The Rev. Hannah Hooker preaches the early service on Easter 2B.
This morning, we find ourselves and the disciples in the honeymoon phase of the resurrection. It’s still new a fresh and exciting and even though they’re in pseudo-hiding from potential persecution, they’re telling everyone they think might listen about what has just happened. We do the same thing. New parents can’t stop taking pictures of every little thing their little one does. Newly-engaged women show off that ring like it’s water in a drought. Jokes aside, we know that our mission, post-resurrection, is to tell the world about it – to spread the Gospel, the Good News! So it makes sense that our Gospel passage the week after Easter would have something to say about evangelism.
But truth be told, this morning’s Gospel passage is not one we’d use to promote evangelism as we normally think of it. The disciples tried to witness to Thomas but he didn’t believe, and when he finally saw Jesus, there was barely a reprimand. That is not the picture that most pastors paint of what it’s like when non-believers meet Christ, and it certainly leaves us, not to mention the disciples, wondering, what was the point of our proclamation!?
When I think of frustrated disciples witnessing to deaf ears, I always think of my friend Paul. Paul started Hendrix College when I was a junior. He was young and fresh and really zealous about Jesus Christ. In August of that year, he started inviting me to Tuesday night chapel on campus, a Methodist service. I repeatedly told him thanks but no thanks. But Paul kept at it. He never suggested that my participation in the local Episcopal Church was insufficient, he never suggested that I consider moving over to the Methodist Church, he never suggested in any way that my sin-sick soul was in any NEED of Tuesday night chapel. He just loved that service and really wanted to share it with me. Finally, months later, I decided to give it a go. When I walked in, Paul about fell out in shock. It was a great worship service and I continued attending Tuesday night worship until I graduated. Paul never said I told you so, never pressured me into getting more involved. We just worshiped together.
I’m still not sure why I resisted Paul’s invitation and Good News for so long. But one could say that for a while, my heart, just like Thomas’s heart, was as locked up as that upper room the disciples were hiding in. Part of the joy and hope of resurrection is that just as Christ miraculously showed up in that locked upper room after he was raised, Christ continues, even today, to miraculously show up in locked places that mere mortals can’t get in to. The Gospel will not be stopped by human stubbornness, human indifference, human weakness. When all else fails, Christ can always get in.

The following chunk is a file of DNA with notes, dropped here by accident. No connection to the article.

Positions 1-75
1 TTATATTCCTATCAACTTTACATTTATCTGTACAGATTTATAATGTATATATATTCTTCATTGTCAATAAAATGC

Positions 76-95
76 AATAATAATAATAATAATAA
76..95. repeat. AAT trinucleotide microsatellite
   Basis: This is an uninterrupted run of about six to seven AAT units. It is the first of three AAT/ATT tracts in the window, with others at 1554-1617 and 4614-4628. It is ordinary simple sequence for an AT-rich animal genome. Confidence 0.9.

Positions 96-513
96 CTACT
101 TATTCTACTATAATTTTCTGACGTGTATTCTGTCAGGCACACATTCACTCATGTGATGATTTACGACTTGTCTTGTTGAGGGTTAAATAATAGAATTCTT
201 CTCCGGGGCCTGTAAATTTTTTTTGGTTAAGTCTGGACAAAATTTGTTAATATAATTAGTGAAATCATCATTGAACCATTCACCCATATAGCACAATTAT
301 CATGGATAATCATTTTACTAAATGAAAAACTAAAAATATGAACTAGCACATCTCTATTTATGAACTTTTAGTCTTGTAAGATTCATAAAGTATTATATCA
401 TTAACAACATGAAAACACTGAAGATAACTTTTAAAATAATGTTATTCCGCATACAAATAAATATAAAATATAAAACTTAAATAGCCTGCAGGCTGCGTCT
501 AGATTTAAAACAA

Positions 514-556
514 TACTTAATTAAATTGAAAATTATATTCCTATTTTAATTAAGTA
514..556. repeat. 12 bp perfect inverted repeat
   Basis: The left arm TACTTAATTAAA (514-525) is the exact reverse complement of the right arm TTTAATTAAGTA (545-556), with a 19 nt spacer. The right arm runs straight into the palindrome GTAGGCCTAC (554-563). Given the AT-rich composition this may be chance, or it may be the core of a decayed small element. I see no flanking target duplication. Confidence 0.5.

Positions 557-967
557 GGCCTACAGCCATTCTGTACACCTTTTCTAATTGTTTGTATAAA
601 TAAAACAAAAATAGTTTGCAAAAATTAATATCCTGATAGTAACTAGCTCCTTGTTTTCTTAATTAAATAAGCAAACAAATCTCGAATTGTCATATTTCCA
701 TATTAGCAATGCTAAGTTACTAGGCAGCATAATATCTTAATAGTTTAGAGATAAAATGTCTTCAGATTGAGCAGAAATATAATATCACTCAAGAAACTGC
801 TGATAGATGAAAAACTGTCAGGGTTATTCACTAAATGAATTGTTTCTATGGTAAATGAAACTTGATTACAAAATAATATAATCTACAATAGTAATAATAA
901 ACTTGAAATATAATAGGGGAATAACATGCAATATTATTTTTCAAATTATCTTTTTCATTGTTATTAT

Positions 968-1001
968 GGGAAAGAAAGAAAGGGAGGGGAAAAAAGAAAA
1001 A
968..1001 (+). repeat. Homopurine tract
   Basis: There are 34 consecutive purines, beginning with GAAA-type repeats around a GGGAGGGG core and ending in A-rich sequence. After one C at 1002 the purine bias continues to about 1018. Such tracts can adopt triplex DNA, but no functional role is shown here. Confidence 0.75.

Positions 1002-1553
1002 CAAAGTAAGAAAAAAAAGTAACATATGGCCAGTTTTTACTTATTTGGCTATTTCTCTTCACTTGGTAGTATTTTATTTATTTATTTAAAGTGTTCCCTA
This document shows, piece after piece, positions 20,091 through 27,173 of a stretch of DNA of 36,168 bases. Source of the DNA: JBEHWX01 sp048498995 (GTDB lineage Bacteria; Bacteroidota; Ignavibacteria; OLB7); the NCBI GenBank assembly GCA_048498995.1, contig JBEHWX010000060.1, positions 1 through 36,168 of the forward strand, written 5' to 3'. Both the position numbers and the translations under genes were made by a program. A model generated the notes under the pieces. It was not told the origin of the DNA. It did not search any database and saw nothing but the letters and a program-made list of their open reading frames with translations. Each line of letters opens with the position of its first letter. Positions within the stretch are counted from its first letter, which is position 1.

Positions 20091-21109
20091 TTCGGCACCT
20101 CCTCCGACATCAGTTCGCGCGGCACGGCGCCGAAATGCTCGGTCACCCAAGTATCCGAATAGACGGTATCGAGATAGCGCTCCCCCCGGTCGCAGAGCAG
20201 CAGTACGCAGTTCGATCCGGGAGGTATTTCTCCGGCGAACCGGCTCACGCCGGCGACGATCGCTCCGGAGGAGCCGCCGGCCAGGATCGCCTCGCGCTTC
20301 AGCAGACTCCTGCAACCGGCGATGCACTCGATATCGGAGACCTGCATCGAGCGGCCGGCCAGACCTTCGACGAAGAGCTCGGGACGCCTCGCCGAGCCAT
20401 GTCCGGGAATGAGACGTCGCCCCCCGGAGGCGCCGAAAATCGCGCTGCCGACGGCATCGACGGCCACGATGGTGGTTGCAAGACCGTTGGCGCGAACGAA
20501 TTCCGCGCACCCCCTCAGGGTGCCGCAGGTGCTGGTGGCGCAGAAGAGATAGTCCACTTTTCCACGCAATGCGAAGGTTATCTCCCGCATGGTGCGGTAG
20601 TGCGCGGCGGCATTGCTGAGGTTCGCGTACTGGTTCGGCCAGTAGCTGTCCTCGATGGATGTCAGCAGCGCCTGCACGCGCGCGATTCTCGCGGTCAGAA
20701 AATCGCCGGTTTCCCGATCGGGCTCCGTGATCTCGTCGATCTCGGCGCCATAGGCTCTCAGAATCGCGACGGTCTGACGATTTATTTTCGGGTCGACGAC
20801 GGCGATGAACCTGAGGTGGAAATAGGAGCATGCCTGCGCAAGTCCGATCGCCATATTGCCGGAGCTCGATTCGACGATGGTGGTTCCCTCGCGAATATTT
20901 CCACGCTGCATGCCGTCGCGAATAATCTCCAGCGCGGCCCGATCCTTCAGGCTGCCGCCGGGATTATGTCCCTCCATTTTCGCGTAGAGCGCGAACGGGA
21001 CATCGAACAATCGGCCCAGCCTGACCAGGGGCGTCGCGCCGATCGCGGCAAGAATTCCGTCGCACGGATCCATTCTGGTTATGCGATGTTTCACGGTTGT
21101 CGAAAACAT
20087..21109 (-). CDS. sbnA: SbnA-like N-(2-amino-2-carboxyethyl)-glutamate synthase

But what does that mean for us as witnesses to Christ’s love? As believers filled with joy who want to share the Gospel, we can lead and guide and be Christ’s hands and feet in the world. We are called to tell the people we meet about the love we have found, and to invite them to share in it with us. But everyone needs their own experience of the divine, and only Christ himself can do that. In our evangelism, in our spreading of the Gospel, we are not meant to judge others or reprimand them on their journey, but trust that no matter what we do, when all else fails, Christ can always get in. The Gospel is our responsibility to spread, but the weight of the redemption of the world is not squarely on our shoulders.
So. If we can’t reasonable expect everyone to come to Christ just by listening to us talk about him, what is our goal? What should a community inundated with resurrection be doing? What does an Easter church look like? It looks like my friend Paul, continuing to invite because he loved me and wanted me to share in his joy, not because I was otherwise condemned. It looks like our reading from Acts this morning, where the disciples lives are so defined by their joy and hope and belief that the people around them can’t help but notice. Their very being was an invitation in itself. It looks like people welcoming others who have their own different and unique experiences of Christ, welcoming them without judgement, condemnation, or reprimand. It looks a lot like St. Mark’s.
At the end of the day, Thomas came to believe in the resurrected Christ, and began his own proclamation. Thomas was guided by his fellow disciples to the upper room. And when his stubbornness halted their witness, Christ intervened, appearing in a locked room and opening up a locked heart as only He can. This is Good News. The best news! Amen